Fianna Fáil TD for Louth, Séamus Kirk, says the Labour party breaking its cynical pre-election pledge not to cut Child Benefit proves that they are out of touch with reality.
Deputy Kirk was speaking after the 2012 Social Welfare Bill was rushed through the Dáil this week to suppress debate on the hugely unfair cuts it makes.
Deputy Kirk stated: “Fianna Fáil is totally opposed to this bill. Budget 2013 places a deeply unfair financial burden on countless families across the country while whittling away the social safety net to a bare thread. Mothers in particular are unfairly targeted by the cuts which hammered Child Benefit; workers are being hit by the regressive PRSI Tax hike and frontline carers undermined by a callous cut to the Respite Care Grant.
“The cuts to Child Benefit and Back to School Allowance along with the failure to live up to Minister Burton’s promise to introduce a Scandinavian style child care system severely penalises mothers.
“The cut to Child Benefit is also a direct break with Labour’s pre-election pledge to maintain the payment which Eamon Gilmore held up as a pre-condition of going into government with Fine Gael. The cynical betrayal of their promise to the electorate exposes the vacuum that Labour represents in government and leaves ordinary mothers to pay the price.
“Core social welfare payments have been cut through the back door. The reduction in the eligibility time for Job Seekers Benefit is simply a 25% cut for those claiming it over that time.
“The Respite Care Grant reduction is also a hammer blow to carers working on the frontline with people who require constant help. These carers perform a vital social duty and actually save the state four times what they cost, but they are now being penalised for their work.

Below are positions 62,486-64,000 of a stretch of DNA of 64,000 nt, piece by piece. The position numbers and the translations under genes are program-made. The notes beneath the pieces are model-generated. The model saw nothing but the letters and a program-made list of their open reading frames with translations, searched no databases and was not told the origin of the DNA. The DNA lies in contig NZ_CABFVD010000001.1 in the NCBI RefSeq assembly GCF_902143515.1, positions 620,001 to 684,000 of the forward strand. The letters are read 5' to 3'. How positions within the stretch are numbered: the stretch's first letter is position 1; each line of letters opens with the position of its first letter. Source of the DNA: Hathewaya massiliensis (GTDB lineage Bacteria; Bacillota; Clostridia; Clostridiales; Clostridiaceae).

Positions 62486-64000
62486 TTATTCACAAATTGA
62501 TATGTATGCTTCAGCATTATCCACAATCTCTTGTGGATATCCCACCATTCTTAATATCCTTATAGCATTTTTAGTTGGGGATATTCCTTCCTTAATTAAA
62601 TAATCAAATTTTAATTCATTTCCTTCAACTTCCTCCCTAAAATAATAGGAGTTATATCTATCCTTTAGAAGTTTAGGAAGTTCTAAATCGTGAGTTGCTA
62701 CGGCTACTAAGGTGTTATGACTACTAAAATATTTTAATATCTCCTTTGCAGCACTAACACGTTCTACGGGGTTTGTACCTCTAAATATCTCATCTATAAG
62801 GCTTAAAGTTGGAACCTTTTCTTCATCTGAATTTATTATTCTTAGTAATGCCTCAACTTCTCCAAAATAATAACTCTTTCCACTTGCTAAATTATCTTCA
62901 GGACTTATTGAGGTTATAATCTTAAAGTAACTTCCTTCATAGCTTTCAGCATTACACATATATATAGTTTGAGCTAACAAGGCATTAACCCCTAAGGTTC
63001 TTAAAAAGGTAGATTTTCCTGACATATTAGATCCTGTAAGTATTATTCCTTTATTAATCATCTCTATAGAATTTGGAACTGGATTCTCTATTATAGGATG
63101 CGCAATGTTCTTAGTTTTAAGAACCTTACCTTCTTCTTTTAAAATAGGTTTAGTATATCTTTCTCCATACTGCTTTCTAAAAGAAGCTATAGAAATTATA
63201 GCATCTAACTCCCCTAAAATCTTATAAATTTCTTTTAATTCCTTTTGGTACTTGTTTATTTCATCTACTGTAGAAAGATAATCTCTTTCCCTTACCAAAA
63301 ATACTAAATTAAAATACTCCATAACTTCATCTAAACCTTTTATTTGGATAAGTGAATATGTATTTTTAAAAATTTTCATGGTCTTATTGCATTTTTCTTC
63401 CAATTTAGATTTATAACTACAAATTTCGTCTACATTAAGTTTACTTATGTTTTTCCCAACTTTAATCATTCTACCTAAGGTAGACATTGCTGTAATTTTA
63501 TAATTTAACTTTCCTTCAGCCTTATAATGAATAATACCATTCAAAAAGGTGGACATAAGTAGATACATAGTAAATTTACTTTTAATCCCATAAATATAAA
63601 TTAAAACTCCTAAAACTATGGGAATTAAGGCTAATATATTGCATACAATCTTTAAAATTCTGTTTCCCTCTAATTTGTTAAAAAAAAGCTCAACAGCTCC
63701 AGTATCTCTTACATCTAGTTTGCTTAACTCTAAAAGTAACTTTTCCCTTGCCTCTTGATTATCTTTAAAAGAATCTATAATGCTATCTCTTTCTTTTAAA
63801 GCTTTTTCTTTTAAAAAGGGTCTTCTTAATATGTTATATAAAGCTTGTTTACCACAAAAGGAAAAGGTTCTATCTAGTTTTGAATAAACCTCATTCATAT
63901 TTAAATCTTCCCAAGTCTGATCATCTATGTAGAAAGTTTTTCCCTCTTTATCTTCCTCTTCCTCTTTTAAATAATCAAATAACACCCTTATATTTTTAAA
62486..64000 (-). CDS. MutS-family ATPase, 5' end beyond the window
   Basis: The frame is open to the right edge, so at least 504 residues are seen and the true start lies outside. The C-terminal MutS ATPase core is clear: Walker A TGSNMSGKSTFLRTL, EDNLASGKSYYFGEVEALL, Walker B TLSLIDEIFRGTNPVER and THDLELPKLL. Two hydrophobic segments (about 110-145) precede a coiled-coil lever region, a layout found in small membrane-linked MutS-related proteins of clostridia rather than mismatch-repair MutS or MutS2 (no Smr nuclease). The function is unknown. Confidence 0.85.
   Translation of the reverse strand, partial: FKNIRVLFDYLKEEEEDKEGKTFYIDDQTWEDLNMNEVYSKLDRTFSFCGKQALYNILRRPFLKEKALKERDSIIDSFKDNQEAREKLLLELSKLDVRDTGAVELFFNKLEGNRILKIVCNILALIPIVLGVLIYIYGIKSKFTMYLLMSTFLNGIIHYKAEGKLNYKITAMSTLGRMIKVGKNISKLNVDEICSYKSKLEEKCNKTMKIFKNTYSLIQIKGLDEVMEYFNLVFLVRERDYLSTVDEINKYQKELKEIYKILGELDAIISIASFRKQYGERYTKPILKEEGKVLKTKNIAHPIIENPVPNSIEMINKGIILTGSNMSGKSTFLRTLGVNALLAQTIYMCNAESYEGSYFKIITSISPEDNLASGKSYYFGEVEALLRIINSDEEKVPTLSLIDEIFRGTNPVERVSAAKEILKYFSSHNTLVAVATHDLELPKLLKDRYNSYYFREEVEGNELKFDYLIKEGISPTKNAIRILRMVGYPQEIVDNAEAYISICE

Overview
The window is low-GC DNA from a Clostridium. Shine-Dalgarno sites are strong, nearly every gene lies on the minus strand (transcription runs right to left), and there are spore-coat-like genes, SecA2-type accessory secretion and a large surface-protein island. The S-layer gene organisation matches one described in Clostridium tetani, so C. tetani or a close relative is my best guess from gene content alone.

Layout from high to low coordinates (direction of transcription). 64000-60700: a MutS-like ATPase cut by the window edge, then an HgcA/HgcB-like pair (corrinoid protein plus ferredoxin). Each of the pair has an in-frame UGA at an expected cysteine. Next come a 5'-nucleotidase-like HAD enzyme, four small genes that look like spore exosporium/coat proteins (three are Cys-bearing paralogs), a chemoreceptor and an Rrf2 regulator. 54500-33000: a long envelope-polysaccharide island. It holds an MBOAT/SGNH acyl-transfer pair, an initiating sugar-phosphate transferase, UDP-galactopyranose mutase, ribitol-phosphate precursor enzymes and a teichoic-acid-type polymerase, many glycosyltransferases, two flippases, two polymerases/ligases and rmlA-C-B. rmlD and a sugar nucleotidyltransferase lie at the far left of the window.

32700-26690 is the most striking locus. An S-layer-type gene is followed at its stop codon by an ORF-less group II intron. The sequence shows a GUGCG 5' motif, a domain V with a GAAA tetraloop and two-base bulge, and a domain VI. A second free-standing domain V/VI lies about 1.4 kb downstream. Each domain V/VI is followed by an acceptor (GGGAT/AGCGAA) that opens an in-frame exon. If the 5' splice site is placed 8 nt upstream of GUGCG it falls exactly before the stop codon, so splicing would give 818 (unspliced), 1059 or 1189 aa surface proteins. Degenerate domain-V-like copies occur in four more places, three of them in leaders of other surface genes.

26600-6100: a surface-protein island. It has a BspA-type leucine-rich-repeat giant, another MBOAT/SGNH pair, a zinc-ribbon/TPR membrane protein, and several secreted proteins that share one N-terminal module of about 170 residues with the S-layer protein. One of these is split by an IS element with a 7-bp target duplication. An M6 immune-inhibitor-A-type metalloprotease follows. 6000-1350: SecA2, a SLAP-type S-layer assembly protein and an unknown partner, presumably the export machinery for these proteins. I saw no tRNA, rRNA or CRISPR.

“The Budget is unfair, anti-woman and counterproductive. Gone are election promises by both Fine Gael and Labour. This budget is one of the harshest that I have seen during my time as a TD and I am disappointed with lack of fairness in the document.
“The Program for Government stated that “We will maintain social welfare rates” and Minister Burton recently re-stated her commitment to protecting “core” rates. Yet the definition of “core” has obviously no real meaning for the government if they hit child benefit, an essential payment for hundreds of thousands of families. Despite our current economic problems, Ireland remains a very expensive place to raise a child, and Child Benefit is the only recognition by the State of this high cost. Cutting this will create poverty traps, work disincentives, and will substantially increase the already high number of children in poverty.”